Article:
I ended this book with very mixed feelings - it was riveting enough to keep me from being productive around the house, it is masterfully narrated by great readers, and it certainly debunks the myths of the noble plantation master.
But there were several plot lines that stretched credulity - that a white child (indentured servant) would be so readily trusted throughout a slave community in an unstable household, that this child could grow up to tempt marriage offers from two members of the landed gentry of the area (a simple farmer, yes, but to see Virginians crossing class lines is hard to believe), and that this same individual could miss facts right under her nose and keep silent about other crucial facts for decades.
One reviewer described it as a Gothic novel - and that it is, combining alcoholism, pedophilia, laudunum addiction, sadism, lots of melodrama around lost children and parents, a Bronte-like house fire, and a heroine who maintains her purity of spirit throughout the perils that await her. You can almost envision her tied to railroad tracks.
And although the main protagonist certainly suffers from the dastardly deeds at the hands of her own Simon Legree, it is difficult as a listener to feel much compassion for her since what's happening to the slaves on this plantation is far worse and somewhat glossed over by the way the author keeps having them bounce back from being victimized by extreme brutality to resume their roles as sad-but-wise-and-loving house servants. The author waxes between fascinating and believable detail (field slaves stealing boards from the smokehouse to boil to get salt into their food) and hackneyed stereotypes of a mammy. I ended up giving Grissom credit for trying to be honest about slavery and forgave her the fall into stereotypes, but other readers might not.
The Aubrey/Maturin series is, as a body of work, the greatest set of novels in the English language. Post Captain is one of the best.
Post Captain introduces both the ladies' auxilary of the series, with fierce Diana and beautiful Sophie, and also shows us the hilarious social commentary of the Austen-loving O'Brian at his best. There is plenty of war action - Jack and Stephen are on a number of ships - and a harrowing, wonderful trek across the Pyrenees with Jack disguised as a bear, ending in a visit to Stephen's castle. (This is a real castle - I have seen it.)
And it introduces us to Stephen's identities as a natural historian and intelligence agent, that give so much color to the books over time.
If you consume these auditorially, accept no substitutions for Patrick Tull as narrator. He is magnificent.
The Aubrey/Maturin novels, as a body of work, are the greatest novels in the English language.
This, the first in the 20-book series, is very good. We meet Jack Aubrey and Stephen Maturin, before they have money, at the beginning of their careers, with uncertain prospects, learning about each other. We are introduced to most of the man-of-war's men that we will come to know over many books - Pullings, Mowatt, Babbington, Bonden, Killick. We find out Jack's a lady's man and that both Jack and Stephen love music.
This novel has a greater emphasis on the wartime operations of the royal navy and battles at sea than the rest of the novels, which is to be expected as Jack and Stephen are only getting started.
The books are even better when consumed audibly - but ONLY the versions narrated by Patrick Tull - accept no substitutions for the magnificent Tull. Tull is MAGNIFICENT.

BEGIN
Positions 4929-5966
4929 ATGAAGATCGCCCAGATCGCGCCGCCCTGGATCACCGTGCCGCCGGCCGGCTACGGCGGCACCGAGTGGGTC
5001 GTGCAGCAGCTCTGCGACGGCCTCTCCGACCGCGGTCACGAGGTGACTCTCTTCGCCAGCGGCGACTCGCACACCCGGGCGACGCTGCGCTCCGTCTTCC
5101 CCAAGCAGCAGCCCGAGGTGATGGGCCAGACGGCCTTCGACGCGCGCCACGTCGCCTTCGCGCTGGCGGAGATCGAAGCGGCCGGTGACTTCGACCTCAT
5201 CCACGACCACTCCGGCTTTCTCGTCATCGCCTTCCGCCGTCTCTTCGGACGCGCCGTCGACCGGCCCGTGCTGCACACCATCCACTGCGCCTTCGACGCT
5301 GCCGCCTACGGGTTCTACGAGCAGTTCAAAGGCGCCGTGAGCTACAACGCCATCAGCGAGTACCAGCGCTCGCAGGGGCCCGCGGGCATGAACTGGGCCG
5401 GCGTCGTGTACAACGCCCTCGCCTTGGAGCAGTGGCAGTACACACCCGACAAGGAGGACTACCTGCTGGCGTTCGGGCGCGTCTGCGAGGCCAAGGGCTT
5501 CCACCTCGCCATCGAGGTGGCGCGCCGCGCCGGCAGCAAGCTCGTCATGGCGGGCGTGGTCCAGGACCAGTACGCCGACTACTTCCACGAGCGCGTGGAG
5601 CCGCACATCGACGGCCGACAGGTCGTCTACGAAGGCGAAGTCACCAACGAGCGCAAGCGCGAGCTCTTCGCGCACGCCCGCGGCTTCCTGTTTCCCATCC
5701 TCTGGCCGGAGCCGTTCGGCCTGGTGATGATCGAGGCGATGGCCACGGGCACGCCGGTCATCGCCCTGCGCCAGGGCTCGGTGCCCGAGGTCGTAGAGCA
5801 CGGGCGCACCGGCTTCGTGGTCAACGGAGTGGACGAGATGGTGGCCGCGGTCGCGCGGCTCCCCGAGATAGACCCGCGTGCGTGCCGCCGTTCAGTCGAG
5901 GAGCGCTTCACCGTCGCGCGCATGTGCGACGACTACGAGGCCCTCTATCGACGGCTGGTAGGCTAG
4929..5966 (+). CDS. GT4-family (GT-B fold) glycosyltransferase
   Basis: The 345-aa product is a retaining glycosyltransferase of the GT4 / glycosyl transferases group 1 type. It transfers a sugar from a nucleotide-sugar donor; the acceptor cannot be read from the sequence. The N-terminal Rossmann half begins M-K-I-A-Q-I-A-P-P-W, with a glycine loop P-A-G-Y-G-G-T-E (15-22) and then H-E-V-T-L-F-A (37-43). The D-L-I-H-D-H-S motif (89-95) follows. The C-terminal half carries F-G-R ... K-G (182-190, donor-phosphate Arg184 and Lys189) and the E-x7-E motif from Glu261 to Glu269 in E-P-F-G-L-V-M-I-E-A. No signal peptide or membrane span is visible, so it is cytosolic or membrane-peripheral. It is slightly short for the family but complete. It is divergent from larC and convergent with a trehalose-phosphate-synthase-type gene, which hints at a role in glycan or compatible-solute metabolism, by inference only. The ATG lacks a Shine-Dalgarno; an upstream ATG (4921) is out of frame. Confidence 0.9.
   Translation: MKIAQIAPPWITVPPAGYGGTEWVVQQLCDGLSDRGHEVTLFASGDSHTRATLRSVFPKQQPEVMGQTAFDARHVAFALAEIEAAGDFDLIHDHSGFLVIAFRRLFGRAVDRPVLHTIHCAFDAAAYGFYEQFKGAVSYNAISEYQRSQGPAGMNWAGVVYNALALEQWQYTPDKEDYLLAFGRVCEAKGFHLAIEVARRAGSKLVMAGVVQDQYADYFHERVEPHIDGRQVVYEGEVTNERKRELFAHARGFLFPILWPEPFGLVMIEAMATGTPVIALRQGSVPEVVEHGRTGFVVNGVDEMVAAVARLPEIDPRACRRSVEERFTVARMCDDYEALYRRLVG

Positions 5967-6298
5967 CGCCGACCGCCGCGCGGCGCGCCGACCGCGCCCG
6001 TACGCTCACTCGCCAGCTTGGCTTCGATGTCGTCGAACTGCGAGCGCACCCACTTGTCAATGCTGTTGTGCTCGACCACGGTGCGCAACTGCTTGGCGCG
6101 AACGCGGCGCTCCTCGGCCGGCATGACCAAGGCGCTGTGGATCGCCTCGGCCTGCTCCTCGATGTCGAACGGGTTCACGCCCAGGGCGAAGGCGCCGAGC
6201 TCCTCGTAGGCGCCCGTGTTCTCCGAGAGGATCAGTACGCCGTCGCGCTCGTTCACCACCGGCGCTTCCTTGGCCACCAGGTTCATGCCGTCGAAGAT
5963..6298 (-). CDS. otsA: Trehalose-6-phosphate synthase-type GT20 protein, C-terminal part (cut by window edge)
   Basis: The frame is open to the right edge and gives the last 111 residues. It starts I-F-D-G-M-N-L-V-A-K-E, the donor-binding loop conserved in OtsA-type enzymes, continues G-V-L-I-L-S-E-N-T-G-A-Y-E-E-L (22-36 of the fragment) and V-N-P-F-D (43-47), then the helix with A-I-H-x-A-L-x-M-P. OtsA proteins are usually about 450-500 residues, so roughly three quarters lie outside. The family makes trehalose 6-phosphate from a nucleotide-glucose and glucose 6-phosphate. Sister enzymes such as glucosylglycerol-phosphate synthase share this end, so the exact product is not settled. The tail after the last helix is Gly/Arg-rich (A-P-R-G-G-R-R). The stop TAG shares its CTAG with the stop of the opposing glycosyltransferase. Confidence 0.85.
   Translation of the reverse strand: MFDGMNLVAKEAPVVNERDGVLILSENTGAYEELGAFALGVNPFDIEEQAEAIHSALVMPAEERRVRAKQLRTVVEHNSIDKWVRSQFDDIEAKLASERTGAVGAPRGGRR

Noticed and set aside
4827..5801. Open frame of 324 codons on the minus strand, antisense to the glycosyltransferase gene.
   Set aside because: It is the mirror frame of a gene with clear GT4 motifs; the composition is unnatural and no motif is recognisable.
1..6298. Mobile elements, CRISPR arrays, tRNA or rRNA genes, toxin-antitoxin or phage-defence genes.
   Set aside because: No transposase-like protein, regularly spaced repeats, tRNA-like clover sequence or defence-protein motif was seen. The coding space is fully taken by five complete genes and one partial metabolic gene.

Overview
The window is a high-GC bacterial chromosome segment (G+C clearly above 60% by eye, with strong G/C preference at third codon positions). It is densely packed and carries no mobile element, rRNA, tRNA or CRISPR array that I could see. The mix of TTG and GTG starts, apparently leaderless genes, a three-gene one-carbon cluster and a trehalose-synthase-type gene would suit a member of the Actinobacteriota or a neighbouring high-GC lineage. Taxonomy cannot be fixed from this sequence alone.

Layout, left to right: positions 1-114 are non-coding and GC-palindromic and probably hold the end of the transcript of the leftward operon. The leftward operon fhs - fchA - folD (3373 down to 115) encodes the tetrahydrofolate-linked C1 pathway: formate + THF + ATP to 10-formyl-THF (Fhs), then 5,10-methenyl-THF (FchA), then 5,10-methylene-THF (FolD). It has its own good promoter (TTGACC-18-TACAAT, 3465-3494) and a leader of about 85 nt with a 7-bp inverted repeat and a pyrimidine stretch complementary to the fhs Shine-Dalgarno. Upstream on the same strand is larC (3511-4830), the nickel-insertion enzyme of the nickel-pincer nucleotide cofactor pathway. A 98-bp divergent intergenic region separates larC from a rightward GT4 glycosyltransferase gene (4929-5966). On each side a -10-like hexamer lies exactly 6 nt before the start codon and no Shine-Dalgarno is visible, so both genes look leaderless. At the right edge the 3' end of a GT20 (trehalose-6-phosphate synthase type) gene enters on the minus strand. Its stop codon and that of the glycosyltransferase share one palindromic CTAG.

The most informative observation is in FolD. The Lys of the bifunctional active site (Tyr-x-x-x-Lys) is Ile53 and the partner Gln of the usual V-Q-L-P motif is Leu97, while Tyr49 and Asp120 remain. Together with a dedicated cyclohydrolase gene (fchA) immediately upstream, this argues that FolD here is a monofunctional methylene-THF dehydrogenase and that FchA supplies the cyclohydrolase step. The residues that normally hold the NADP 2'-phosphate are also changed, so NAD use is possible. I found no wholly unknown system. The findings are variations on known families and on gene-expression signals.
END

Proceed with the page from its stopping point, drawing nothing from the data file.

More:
Tana French can write. She plots well, gets inside her characters' heads, brings the reader along, moves the pace quickly without leaving us behind, and manages to weave in modern social commentary and personal anchors around her characters along the way.
The narrator here does a great job with Cassie Maddox's interior voice.
The Likeness picks up six months or so after In the Woods, with a different character (Cassie Maddox - the partner of the protagonist in In the Woods). One of French's strengths is her ability to write each of these Dublin Murder Squad books from the perspective of a different, yet related, character. Here she's a female, and her female voice is as strong and authentic as her male voices in the third and fourth novels.
A specialty of this book is the in-depth journey French takes us into undercover work - how detectives prepare for a role, maintain cover, manage the boundaries between their persona and reality, etc.
The "family" of characters Cassie Maddox enters is well-drawn, and because she is under cover as the murder victim, gives the reader a unique view into a dead person's perspective.
Whoever thought playing loud, discordant music that drowns out the sound of the reading of TS Eliot's "Hollow Men" was a good idea is an IDIOT. The poetry, of course, is the reason you download this - and you can't even HEAR it over the discordant cacophony of "music." And - uh - poetry has its own meter, so overlaying other soundtracks over it makes it pretty difficult to absorb the original work. I exercised Audible's refund option.
A pretty good historical novel about two aristocratic sisters during the Italian Renaissance. I found all of the characters rather one-dimensional, but the descriptions of life during wartime for the Borgia-Pope era ruling class was pretty and evocative.
This book is the Lean In for the Millenial Generation - fresh, bright, gritty, pragmatic, and fun. No less important than Lean In, and I bet Amouruso and Sandberg aren't too far apart in age - but worlds apart in perspective. Work ethic is the same. Women working their asses off, getting shit done.
Better narrator than Lean In, as well. No whining.